Christopher, might be easier to comment on the specific boats you are looking at with outboards. I don't know of any boat which has done a diesel
to outboard conversion, but I have owned and cruised a few thousand miles on both (diesel engine
cats and outboards driven cats). Most boats designed with outboards have been designed with narrower hulls (12/1 for PDQ
36 to 14/1 for slipstream) because they don't need the greater bouyancy to compensate for the heavier engine, which has obvious advantages in terms of speed and sailing.
The outboard "can" have several advantages, in weight, ease of finding a qualified mechanic
anywhere, lower replacement costs, better access to the complete engine by again being able to completely lift
it up, having a completely retractible prop (and no metal parts
touching when retracted so little electrolysis
risk while at anchor
and dock), isolation of the motor
and fuel system from the living space of the boat and therefore isolating the gas, smoke, from the interior
driven cats do have dedicated engine rooms way aft, but pay for that in terms of hull
shape), or simply being able to have a replacement engine mailed to you on a distant island (been there, done that) and while a diesel is theoretically simpler than a gas engine, an outboard is far less complex than a typical modern diesel and needs much less expensive components such as filters. PDQ is a great example of a nice catamaran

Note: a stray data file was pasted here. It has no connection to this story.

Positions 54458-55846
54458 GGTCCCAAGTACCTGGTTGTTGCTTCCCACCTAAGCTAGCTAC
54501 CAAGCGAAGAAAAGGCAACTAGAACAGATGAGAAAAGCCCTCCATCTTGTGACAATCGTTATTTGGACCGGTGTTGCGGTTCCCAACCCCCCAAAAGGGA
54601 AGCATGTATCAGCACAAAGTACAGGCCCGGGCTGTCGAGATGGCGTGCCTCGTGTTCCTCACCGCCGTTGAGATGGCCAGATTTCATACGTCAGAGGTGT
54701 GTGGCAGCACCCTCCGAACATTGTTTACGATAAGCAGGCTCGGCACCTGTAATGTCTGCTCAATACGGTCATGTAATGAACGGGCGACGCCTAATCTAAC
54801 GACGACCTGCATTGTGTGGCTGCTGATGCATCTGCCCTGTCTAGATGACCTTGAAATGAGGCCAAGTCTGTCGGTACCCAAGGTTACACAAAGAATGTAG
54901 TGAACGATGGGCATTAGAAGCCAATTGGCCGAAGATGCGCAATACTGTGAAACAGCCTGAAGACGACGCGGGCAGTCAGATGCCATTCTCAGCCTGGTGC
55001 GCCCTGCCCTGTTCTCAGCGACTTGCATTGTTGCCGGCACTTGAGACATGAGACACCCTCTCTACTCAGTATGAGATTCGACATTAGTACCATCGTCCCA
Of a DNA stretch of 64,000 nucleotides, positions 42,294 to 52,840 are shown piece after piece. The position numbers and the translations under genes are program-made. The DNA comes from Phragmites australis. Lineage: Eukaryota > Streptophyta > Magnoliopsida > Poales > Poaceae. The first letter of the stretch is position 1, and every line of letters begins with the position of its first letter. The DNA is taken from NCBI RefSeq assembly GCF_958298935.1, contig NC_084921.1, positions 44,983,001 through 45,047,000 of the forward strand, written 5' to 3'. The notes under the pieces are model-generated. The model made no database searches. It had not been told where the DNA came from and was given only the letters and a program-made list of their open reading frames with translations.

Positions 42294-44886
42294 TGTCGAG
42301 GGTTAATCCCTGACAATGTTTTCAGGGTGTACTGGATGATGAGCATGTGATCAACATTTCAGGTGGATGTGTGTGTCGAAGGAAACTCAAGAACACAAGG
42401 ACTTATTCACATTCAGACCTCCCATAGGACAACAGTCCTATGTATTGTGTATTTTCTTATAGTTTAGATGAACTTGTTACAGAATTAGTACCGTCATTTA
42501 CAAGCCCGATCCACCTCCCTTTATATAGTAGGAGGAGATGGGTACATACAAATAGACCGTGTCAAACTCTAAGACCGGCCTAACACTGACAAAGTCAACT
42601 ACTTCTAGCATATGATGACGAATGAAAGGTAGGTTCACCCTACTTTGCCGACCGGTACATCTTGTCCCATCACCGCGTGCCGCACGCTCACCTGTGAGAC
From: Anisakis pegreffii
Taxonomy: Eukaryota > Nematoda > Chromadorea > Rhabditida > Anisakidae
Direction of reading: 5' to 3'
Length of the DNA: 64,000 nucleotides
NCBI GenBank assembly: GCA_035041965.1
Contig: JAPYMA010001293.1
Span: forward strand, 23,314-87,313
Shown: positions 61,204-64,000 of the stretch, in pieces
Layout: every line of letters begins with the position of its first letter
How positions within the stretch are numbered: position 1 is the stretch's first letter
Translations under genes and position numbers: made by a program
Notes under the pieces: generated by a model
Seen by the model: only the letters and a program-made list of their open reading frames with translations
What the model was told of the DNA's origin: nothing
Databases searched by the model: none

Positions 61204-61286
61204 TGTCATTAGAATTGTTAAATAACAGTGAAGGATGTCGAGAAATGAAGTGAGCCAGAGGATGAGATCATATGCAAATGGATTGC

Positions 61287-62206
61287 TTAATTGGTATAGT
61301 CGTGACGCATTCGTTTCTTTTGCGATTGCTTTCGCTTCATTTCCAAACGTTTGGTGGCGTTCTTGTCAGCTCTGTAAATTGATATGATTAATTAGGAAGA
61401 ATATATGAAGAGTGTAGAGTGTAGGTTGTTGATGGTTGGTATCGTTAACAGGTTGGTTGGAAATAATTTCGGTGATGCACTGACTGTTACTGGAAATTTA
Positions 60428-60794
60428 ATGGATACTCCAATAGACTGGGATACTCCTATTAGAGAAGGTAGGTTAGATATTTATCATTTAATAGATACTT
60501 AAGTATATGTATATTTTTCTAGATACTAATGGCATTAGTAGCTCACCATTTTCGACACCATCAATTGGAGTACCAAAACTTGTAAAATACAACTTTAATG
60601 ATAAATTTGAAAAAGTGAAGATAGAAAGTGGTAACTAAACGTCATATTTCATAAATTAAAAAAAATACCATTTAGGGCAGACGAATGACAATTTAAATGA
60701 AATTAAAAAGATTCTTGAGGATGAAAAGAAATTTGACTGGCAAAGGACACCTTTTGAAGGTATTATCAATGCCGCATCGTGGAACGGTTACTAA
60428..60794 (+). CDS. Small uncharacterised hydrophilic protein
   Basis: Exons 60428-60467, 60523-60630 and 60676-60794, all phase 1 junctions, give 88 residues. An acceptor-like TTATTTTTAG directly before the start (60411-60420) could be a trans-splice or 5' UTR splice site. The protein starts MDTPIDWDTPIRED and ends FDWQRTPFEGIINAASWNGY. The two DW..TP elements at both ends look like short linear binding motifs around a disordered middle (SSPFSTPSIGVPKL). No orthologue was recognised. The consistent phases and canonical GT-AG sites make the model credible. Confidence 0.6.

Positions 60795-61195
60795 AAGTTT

with retractible outboards...
diesels do provide better fuel economy for a given horsepower and SHOULD HAVE greater long term reliability
, but I know of catamaran
owners with diesels in 3 year old boats which are on their second sets of diesel engines, and other owners who have 20 year old reliable diesels, everything depends on the specifics. Was this engine cared for well? Is it a reliable make and model? The biggest lesson I've learned with outboards is to budget
in replacement costs for the outboards after around 1500 hours of use before repair costs become too high (or say replacing every 5-7 years with good use each year), but for an engine whose replacement costs are around 3k it's not that big of a deal, that's my diesel engine mechanic
bills after 3 years and you would get a brand new engine! Keep an open mind about retractible outboard engines, yamahas are very reliable and very fuel efficient, but after a certain number of hours the corrosion
in saltwater will make them need to be replaced.